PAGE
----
by Beverley Kendall, historical (2010)
Zebra, $4.99, ISBN 978-1-4201-0869-9
Millicent Armstrong and James Rutherford have known each other for about ten years. James is one of her brother's best friends and James has always been the kind and gallant gentleman in her eyes. It is inevitable that she will decide that she's in love with him. When she stole a kiss from him on her eighteenth birthday, James realized that he has, er, feelings for her too. But she is his best friend's sister and he is determined
to ensure that his future wife will be miserable living with him that he will never be the right man for her, so he fled.
The story then cuts to two years later. Three seasons and some twenty rejected wedding proposals later, Missy is still determined to make James hers. Encouraged by the recent success of a penniless miss who used her wiles to land herself a wealthy titled husband, Missy decides that this time she will apply the same skills she observed Miss Adelaide Bash used on her future husband to ensure that James will stop thinking of her as his little sister.
As far as premises go, this one is a pretty common one in historical romances set in 19th century England. The thing is, this story is powered by the heroine's silly antics and the hero's absolute recalcitrance. The story is predictable. Because Missy keeps throwing herself at James and James is more whiny than strong, you can imagine what will eventually happen, I'm sure. Then Missy will decide to be a martyr, not wanting to trap James in an unwanted marriage - despite the fact that she has him exactly where she wants him to be - and, eventually, she will be trying to get James to love her. Meanwhile, James just won't. He won't. He won't.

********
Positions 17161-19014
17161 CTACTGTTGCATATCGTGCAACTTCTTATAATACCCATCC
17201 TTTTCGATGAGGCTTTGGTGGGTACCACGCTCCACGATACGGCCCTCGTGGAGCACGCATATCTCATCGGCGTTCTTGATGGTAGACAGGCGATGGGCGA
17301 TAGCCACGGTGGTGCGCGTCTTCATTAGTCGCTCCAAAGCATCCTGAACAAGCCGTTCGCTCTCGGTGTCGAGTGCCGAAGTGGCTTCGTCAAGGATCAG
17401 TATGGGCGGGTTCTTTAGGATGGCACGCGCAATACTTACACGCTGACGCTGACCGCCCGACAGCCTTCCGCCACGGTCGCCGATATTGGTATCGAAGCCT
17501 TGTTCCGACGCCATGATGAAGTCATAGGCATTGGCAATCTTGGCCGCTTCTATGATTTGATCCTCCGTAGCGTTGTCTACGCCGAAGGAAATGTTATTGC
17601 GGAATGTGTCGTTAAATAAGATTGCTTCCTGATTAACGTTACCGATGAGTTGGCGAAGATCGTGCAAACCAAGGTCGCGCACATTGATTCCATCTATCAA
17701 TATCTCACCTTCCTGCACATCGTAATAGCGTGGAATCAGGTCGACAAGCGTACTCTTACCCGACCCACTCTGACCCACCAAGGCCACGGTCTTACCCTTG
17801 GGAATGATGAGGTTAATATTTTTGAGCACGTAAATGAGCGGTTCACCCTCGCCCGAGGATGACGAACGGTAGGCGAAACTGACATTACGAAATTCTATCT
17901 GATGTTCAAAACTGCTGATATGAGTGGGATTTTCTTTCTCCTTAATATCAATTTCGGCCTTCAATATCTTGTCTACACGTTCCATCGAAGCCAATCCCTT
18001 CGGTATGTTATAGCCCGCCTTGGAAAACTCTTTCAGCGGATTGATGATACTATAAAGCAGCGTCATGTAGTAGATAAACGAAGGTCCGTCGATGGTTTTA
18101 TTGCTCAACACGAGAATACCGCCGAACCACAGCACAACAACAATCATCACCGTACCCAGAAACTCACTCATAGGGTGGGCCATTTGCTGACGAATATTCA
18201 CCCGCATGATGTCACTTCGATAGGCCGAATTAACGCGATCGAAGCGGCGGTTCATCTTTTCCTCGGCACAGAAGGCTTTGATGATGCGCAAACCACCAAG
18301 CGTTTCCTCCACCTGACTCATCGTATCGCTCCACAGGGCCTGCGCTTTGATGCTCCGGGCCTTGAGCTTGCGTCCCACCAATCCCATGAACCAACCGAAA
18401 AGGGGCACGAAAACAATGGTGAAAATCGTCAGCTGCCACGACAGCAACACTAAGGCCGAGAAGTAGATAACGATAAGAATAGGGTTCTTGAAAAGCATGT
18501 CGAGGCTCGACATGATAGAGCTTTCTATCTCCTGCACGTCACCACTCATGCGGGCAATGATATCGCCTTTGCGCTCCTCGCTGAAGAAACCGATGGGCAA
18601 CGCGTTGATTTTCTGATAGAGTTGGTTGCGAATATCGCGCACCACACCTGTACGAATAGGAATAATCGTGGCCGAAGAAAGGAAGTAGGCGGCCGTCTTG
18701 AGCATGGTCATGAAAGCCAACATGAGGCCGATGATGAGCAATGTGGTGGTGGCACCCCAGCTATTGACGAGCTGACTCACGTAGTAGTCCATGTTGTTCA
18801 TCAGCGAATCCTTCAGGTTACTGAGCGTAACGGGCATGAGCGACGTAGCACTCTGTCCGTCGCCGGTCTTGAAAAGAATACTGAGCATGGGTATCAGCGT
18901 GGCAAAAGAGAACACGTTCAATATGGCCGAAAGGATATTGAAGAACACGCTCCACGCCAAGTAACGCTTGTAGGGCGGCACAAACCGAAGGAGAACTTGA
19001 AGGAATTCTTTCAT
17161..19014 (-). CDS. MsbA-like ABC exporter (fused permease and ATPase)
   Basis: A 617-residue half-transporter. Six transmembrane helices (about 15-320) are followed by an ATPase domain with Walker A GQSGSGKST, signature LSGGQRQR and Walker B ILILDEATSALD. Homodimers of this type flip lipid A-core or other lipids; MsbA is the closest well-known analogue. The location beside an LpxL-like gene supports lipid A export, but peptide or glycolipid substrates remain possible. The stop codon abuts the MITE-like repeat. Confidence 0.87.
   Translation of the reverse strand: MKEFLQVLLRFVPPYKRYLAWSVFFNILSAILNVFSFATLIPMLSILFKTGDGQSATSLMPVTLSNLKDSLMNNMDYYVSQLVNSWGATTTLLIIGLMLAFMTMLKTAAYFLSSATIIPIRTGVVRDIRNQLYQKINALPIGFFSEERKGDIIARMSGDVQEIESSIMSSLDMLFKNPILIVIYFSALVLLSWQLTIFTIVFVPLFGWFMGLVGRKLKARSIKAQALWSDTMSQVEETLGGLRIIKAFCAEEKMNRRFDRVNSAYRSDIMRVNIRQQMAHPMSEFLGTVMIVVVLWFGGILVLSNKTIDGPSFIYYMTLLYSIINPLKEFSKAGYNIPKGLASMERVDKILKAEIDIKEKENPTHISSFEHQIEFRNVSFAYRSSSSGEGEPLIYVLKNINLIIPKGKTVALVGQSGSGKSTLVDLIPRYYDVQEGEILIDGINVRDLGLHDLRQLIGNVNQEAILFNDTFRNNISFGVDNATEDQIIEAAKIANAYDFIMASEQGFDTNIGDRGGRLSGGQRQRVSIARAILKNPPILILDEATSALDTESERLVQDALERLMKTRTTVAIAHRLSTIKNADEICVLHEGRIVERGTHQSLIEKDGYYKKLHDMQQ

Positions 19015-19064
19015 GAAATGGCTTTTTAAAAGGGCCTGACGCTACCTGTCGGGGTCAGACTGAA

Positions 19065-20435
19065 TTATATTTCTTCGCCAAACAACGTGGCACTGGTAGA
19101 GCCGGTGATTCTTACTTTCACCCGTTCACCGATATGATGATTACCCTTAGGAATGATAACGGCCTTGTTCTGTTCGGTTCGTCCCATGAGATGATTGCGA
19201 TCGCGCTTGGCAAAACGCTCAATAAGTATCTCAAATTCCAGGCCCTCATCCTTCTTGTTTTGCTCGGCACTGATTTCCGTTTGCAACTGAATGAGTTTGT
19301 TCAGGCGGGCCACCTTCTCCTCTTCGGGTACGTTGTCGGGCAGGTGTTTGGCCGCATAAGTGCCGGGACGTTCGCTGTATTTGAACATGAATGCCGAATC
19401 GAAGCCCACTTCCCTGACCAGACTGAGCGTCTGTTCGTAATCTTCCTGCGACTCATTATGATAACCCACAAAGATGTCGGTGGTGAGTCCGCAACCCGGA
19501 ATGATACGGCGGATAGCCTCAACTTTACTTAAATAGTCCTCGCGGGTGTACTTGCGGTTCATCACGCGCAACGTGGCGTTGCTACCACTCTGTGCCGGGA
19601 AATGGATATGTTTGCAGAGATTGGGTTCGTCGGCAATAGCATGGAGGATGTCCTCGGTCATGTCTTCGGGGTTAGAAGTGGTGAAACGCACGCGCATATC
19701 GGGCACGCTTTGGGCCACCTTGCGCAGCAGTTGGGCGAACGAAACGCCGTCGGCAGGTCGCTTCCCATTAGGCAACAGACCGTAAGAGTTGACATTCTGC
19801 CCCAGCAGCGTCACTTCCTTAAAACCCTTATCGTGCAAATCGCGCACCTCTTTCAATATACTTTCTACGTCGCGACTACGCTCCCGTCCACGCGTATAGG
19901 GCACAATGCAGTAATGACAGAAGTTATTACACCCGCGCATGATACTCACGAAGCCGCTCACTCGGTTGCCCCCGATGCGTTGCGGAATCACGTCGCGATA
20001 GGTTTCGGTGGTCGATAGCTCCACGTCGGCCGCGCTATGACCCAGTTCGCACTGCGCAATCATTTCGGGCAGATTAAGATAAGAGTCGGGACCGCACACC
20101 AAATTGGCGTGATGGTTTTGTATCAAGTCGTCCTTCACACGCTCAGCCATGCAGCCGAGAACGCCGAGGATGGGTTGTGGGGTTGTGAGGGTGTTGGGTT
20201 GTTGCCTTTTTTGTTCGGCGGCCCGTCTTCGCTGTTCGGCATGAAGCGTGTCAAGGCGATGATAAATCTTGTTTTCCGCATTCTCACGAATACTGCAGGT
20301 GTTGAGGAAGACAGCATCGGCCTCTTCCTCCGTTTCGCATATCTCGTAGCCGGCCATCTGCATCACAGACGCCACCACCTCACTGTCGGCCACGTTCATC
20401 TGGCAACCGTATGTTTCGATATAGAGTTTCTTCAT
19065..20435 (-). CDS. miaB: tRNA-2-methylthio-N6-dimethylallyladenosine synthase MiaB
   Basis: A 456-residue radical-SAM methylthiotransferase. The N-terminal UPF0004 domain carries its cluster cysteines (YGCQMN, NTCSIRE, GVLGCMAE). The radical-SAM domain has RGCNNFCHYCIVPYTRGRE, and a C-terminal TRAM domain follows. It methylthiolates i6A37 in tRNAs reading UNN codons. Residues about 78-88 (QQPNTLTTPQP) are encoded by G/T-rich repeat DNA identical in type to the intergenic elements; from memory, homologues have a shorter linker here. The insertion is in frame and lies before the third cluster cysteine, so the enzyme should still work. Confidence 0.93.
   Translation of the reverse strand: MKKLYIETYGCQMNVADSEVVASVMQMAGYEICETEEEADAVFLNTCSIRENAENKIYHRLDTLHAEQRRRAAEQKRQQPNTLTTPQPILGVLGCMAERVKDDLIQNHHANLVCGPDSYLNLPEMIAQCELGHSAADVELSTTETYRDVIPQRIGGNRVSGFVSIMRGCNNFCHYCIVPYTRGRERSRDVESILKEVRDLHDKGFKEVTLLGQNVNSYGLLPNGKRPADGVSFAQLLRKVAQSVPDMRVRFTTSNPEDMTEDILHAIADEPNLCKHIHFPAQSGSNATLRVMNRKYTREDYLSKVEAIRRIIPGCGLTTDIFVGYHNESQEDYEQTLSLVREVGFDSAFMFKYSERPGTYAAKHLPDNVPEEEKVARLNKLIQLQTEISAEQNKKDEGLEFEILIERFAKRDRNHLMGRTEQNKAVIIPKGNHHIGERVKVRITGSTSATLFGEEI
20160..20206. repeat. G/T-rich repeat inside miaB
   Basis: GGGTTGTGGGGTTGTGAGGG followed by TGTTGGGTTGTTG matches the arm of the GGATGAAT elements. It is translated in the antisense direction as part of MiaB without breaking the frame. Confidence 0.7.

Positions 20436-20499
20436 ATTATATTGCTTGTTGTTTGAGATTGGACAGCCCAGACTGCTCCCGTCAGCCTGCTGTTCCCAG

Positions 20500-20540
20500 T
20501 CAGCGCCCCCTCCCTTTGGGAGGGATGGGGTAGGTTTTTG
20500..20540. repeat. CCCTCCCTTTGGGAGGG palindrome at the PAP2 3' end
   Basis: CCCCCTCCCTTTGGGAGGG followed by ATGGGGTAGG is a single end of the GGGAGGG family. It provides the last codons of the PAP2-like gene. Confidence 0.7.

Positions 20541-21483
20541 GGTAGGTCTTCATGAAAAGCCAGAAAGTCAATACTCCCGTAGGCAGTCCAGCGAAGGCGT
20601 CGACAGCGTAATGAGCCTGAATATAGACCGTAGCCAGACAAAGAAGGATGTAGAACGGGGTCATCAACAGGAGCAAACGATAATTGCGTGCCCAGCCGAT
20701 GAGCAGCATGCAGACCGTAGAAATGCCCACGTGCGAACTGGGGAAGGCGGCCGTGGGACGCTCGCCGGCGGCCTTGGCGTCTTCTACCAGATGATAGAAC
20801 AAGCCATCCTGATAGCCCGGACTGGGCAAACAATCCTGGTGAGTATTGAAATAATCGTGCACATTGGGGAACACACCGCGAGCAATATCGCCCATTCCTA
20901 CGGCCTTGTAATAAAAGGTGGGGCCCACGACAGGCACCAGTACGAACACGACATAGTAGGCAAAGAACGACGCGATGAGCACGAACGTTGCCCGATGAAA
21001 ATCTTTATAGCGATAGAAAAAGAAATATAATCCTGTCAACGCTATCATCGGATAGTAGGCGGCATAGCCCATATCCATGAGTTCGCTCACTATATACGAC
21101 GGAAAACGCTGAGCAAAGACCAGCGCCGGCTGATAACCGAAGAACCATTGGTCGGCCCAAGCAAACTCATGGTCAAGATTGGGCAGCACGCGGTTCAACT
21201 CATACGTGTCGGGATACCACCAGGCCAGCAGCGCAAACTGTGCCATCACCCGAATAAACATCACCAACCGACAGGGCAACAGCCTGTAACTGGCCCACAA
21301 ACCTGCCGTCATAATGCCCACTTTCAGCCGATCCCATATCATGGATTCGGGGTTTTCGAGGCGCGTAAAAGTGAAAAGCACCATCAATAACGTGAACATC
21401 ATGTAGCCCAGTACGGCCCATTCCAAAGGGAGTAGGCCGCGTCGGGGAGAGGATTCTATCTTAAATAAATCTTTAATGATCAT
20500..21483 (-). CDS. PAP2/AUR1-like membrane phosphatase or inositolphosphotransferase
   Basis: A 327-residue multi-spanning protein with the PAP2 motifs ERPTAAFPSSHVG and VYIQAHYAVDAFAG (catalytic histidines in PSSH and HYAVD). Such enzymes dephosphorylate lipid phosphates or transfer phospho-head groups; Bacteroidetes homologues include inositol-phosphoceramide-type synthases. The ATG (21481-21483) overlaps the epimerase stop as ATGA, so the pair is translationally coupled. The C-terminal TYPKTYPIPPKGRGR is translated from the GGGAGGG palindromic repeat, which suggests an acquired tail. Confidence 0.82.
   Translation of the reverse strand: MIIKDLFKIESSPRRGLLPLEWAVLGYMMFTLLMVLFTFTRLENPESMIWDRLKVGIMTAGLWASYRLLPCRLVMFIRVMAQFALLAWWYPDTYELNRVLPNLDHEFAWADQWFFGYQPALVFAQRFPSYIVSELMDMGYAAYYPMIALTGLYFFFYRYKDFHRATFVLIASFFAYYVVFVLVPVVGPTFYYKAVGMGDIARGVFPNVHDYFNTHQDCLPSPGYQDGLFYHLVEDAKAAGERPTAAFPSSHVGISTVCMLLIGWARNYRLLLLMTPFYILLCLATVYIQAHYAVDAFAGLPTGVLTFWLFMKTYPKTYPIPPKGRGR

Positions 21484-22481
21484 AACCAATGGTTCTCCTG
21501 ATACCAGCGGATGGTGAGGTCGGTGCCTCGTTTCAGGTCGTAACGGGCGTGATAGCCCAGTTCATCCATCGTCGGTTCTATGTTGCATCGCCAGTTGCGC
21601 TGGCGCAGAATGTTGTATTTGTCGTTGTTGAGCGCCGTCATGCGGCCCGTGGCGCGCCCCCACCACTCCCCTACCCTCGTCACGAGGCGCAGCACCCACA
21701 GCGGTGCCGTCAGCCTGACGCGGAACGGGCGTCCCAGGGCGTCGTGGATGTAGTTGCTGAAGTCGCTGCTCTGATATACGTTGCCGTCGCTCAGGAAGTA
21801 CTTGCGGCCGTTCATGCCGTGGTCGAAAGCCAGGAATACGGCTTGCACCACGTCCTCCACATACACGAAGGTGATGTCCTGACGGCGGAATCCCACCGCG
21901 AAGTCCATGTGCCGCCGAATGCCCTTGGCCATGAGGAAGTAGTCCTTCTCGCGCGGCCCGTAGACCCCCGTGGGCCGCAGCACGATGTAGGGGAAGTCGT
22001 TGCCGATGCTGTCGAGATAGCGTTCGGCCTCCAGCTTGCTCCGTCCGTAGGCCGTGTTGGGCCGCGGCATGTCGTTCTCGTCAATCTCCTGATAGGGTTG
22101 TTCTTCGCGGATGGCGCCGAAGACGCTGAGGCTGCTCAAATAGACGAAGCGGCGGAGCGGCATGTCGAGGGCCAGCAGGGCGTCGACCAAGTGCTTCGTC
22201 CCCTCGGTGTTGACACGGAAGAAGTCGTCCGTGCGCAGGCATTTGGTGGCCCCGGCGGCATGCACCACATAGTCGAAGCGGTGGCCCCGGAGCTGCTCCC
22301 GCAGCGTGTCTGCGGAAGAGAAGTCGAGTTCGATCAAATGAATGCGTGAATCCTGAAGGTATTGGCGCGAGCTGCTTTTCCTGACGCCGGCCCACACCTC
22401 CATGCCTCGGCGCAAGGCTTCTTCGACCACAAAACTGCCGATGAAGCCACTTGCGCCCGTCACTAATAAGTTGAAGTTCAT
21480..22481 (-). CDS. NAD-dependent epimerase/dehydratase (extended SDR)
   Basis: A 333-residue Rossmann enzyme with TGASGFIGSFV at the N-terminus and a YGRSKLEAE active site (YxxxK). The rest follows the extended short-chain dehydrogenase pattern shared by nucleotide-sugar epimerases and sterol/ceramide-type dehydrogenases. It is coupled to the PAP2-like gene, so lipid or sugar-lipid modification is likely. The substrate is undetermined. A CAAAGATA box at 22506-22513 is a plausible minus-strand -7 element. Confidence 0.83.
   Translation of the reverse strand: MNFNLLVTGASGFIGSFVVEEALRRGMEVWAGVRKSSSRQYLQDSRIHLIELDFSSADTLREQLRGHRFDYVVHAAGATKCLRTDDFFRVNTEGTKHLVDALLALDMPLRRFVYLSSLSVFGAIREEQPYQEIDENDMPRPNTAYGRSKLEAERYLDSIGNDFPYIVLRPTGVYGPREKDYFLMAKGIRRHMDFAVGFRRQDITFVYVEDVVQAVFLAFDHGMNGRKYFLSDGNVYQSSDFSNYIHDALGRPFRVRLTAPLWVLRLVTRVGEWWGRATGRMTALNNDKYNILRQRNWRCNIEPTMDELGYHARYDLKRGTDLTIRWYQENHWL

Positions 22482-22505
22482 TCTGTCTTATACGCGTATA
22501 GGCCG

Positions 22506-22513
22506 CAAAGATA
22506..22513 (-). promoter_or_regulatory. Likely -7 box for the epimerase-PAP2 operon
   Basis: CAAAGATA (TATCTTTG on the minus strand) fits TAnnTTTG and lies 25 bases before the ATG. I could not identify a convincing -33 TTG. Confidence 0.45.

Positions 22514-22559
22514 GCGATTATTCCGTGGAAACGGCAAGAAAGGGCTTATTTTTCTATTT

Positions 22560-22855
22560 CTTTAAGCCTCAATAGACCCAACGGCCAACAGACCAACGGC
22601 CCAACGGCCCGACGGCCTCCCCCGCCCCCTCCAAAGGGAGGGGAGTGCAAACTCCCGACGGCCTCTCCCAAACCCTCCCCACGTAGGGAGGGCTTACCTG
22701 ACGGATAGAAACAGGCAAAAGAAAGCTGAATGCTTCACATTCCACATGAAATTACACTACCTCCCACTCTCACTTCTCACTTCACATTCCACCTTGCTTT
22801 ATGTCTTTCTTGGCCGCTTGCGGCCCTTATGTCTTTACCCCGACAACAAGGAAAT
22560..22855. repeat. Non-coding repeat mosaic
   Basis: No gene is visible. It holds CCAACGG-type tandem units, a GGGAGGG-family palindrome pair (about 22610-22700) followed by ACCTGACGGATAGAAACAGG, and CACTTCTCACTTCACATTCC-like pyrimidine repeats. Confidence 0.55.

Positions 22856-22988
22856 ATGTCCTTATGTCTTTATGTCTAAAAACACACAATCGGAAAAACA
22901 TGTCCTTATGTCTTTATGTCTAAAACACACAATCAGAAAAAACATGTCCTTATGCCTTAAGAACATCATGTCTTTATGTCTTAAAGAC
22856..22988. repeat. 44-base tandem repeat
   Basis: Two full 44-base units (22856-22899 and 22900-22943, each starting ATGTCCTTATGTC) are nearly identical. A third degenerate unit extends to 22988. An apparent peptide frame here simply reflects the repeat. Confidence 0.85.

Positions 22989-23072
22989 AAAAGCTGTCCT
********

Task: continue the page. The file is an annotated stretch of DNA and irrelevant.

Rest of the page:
The problem here is that James is behaving like a blistering idiot on a foundation based on shaky logic at best. Okay, so his parents were miserable because his mother decided not to put out regularly to his father. James decides that, because of this, he would rather retain his self-respect than to give his wife his heart. And from this, he somehow comes to the conclusion that he cannot give Missy the love and fidelity she deserves. I can only suppose this is because he equates self-respect to unbridled promiscuity. I don't know about anyone else, but marrying a woman who is obviously infatuated with him and is willing to put out to him everytime and everywhere seems like a dream come true for someone with his background, but tell that to James. He is like, oh no, he'd rather marry an ice queen. Is it just me or marrying an ice queen is a surefire way to ensure that he has a marriage similar to his parents'?
And because so much of Sinful Surrender is about James taking his time to come to his senses, I have a hard time mustering the patience needed to keep turning the pages without wanting to go medieval on James's head with a rolling pin. He's supposed to be the older and wiser person in the relationship, but instead, he comes off like this addled big weenie of a cry baby. Missy is silly and a bit of a stalker, but I actually think she's too good for an immature ass who allows his stupidity to treat the person who loves him poorly.
From a technical standpoint, Sinful Surrender is an easy read, cleanly written and all. Were not for the big baby running around in the role of a romance hero, this one would have been a very familiar but still decent read. As it is, Sinful Surrender has me thinking that someone should have given the hero a time-out by page 100 and knocked some sense into him.
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